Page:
Still, the Asian American Journalists Association parted ways with its short-lived executive director, Ellen Endo, in 2009 over disagreements that included whether to forge closer ties with other groups in the Asian American community and which organizations from whom to solicit funds.

Some news organizations have ethics guidelines similar to those at the Washington Post, where the rules say, "We must be wary of entanglement with those whose positions render them likely to be subjects of journalistic interest and examination. Our private behavior as well as our professional behavior must not bring discredit to our profession or to The Post."

The Newspaper Guild endorsed presidential candidates at least twice — Democrats George S. McGovern in 1972 and Walter F. Mondale in 1984 — and saw some members resign because they felt the endorsement might compromise them as journalists.

Charles A. Perlik Jr., then Guild president, argued in 1983 that "we should not surrender our right to speak out on issues of such consequence." But current president Bernie Lunzer told Journal-isms by email Friday, "As a rule we eschew candidacies as it creates more problems. We do focus on issues though."

On the other hand, NABJ was founded in 1975 and came together in an era when many black journalists owed their jobs to pressure from members of the black community. The black press, with its tradition of advocacy, has no problem working with black politicians. Media industry groups freely lobby on Capitol Hill and in statehouses. In addition, most of the journalist organizations are dependent on sponsorships from organizations that find themselves in the news.

Asked what kind of relationships he envisioned, Lee said via email:

"It's too early to tell, however, I will say that NABJ will align itself with groups who believe in our mission to promote diversity in the workplace at the top levels. Today, NABJ will step up its efforts because our members are being left out in the cold and the voices of the voiceless [are] getting very close to being silenced and NABJ will not let that happen."

Whites Distrust Media as Much as Blacks, Latinos

Two new surveys on the public's confidence in the news media give news organizations low marks, and one shows that whites distrust the media nearly as much as do African Americans and Latinos.

The Pew Research Center for the People & the Press reported Thursday, "Negative opinions about the performance of news organizations now equal or surpass all-time highs on nine of 12 core measures the Pew Research Center has been tracking since 1985.

"However, these bleak findings are put into some perspective by the fact that news organizations are more trusted sources of information than are many other institutions, including government and business.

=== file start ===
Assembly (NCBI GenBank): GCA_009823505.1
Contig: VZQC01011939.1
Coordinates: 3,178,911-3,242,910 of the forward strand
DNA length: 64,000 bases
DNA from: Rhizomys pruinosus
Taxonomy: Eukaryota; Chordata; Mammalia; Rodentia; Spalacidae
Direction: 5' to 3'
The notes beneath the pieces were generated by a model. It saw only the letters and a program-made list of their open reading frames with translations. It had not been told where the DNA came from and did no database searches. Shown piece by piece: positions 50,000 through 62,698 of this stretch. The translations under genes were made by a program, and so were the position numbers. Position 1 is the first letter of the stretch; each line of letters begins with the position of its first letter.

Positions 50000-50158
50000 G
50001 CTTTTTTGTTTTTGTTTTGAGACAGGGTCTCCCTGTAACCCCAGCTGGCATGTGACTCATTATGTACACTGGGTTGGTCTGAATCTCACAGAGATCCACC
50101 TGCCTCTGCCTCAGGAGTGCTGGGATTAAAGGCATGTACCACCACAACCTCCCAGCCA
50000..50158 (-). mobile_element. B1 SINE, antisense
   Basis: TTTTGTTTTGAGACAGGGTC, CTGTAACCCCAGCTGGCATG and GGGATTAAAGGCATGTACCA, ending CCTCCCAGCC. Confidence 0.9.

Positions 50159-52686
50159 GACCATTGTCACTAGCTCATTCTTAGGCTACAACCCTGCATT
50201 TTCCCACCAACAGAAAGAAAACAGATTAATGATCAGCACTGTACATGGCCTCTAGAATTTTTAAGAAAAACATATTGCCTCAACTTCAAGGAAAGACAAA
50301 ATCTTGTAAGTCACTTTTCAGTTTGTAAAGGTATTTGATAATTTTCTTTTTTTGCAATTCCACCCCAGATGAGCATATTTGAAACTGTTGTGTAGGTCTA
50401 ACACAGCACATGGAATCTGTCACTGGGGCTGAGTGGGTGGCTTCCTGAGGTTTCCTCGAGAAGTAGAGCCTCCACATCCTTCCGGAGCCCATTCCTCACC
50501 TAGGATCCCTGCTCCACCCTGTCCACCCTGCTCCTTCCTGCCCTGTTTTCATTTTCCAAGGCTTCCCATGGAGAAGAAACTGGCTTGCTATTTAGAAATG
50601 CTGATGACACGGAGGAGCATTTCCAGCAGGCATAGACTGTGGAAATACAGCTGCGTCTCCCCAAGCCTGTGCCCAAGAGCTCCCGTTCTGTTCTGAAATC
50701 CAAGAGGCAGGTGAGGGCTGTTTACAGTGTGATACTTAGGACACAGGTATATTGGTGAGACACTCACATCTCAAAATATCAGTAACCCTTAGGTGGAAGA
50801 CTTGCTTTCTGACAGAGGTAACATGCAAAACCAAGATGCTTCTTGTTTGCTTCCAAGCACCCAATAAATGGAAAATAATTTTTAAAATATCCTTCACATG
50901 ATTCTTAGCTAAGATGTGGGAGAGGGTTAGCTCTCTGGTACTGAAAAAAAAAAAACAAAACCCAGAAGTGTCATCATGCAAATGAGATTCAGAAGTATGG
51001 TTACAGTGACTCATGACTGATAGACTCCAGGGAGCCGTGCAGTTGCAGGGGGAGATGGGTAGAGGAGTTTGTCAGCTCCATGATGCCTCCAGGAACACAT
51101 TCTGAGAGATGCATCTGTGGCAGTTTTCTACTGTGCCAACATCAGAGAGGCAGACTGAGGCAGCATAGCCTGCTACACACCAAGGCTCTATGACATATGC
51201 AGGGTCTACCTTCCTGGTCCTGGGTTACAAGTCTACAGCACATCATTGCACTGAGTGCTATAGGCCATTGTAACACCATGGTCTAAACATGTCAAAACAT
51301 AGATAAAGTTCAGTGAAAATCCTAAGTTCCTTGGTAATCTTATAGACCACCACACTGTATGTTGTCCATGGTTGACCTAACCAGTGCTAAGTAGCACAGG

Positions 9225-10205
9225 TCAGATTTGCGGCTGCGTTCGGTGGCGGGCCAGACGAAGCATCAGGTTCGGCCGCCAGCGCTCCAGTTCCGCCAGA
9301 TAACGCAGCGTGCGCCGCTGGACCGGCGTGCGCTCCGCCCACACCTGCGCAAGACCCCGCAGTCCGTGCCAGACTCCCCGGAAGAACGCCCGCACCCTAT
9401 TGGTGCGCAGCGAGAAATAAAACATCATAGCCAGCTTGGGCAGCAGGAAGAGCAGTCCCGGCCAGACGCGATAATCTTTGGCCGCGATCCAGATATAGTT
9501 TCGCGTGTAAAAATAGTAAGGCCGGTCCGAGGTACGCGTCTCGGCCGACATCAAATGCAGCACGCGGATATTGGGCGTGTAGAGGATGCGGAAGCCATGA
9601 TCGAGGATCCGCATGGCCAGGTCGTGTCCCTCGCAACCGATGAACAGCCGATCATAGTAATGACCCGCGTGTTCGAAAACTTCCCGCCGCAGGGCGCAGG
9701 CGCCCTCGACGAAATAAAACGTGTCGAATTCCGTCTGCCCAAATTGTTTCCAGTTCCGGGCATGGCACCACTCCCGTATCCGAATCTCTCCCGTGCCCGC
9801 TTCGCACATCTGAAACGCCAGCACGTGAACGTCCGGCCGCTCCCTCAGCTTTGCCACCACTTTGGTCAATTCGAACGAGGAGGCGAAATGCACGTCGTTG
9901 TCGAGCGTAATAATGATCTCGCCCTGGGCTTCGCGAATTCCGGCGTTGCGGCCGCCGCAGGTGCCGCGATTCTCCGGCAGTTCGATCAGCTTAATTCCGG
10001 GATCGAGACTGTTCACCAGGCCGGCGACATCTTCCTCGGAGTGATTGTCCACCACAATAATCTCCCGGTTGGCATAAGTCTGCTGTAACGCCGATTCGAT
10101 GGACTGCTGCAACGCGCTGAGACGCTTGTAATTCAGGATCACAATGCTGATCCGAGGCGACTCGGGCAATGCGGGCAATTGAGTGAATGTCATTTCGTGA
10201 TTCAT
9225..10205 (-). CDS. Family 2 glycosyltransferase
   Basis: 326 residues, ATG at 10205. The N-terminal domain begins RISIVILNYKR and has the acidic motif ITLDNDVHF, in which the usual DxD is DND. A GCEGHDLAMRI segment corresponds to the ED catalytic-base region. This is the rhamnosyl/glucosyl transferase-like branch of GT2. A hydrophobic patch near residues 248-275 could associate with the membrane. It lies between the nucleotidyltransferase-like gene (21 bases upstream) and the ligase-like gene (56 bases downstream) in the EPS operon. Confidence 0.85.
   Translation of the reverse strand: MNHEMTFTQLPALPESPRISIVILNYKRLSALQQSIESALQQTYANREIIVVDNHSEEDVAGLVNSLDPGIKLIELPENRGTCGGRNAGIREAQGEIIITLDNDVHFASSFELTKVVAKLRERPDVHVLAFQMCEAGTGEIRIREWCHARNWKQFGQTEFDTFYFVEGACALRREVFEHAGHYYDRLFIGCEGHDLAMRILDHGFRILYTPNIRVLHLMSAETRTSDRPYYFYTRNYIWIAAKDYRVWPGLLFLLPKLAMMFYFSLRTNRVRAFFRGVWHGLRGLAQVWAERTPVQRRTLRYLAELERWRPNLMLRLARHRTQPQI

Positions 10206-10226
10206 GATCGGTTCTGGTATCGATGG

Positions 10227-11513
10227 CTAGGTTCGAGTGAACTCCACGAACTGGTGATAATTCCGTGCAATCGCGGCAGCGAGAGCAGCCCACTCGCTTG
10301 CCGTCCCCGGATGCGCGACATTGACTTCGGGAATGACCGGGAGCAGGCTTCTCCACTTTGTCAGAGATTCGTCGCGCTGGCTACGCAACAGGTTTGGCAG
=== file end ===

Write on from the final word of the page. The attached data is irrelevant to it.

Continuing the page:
"Further, people rate the performance of the news organizations they rely on much more positively than they rate the performance of news organizations generally."

Broken down by race, there was little difference, Pew Associate Director Carroll Doherty told Journal-isms. He gave these examples:

In general, do you think news organizations get the facts straight, or do you think that their stories and reports are often inaccurate?

Get the facts straight: Total 25%; White non-Hispanic 26%; Black non-Hispanic 24%; Hispanic 25%.

Stories often inaccurate: Total 66%; White non-Hispanic 67%; Black non-Hispanic 67%; Hispanic 65%.

In presenting the news dealing with political and social issues, do you think that news organizations deal fairly with all sides, or do they tend to favor one side?

Deal fairly with all sides: Total 16%; White non-Hispanic 16%; Black non-Hispanic 19%; Hispanic 18%.

Tend to favor one side: Total 77%; White non-Hispanic 78%; Black non-Hispanic 76%; Hispanic 75%.

In general, do you think news organizations are pretty independent, or are they often influenced by powerful people and organizations?

Pretty independent: Total 15%; White non-Hispanic 13%; Black non-Hispanic 15%; Hispanic 21%.

Often influenced by powerful people and organizations: Total 80%; White non-Hispanic 82%; Black non-Hispanic 82%; Hispanic 71%

The second survey, by the Gallup Organization, found on Thursday, "The majority of Americans still do not have confidence in the mass media to report the news fully, accurately, and fairly. The 44% of Americans who have a great deal or fair amount of trust and the 55% who have little or no trust remain among the most negative views Gallup has measured."

Gallup could provide no racial or ethnic breakdown.

CNN and MSNBC continued live coverage of the Troy Davis execution Wednesday night well after both channels were usually in tape. (Credit: TVNewser)

Troy Davis Execution Likely to Have Repercussions

"The execution of Troy Davis in Georgia this week and the questions it raised among proponents as well as opponents of the death penalty are likely to have lasting repercussions in the nation’s debate over capital punishment," Sandhya Somashekhar wrote Friday for the Washington Post.

"Davis, who was put to death by lethal injection Wednesday night, had become a cause celebre for critics who said the case exposed flaws in the justice system that could lead to the execution of an innocent person. Many of those critics, including Amnesty International and the NAACP, pledged Thursday to redouble their efforts to abolish the death penalty.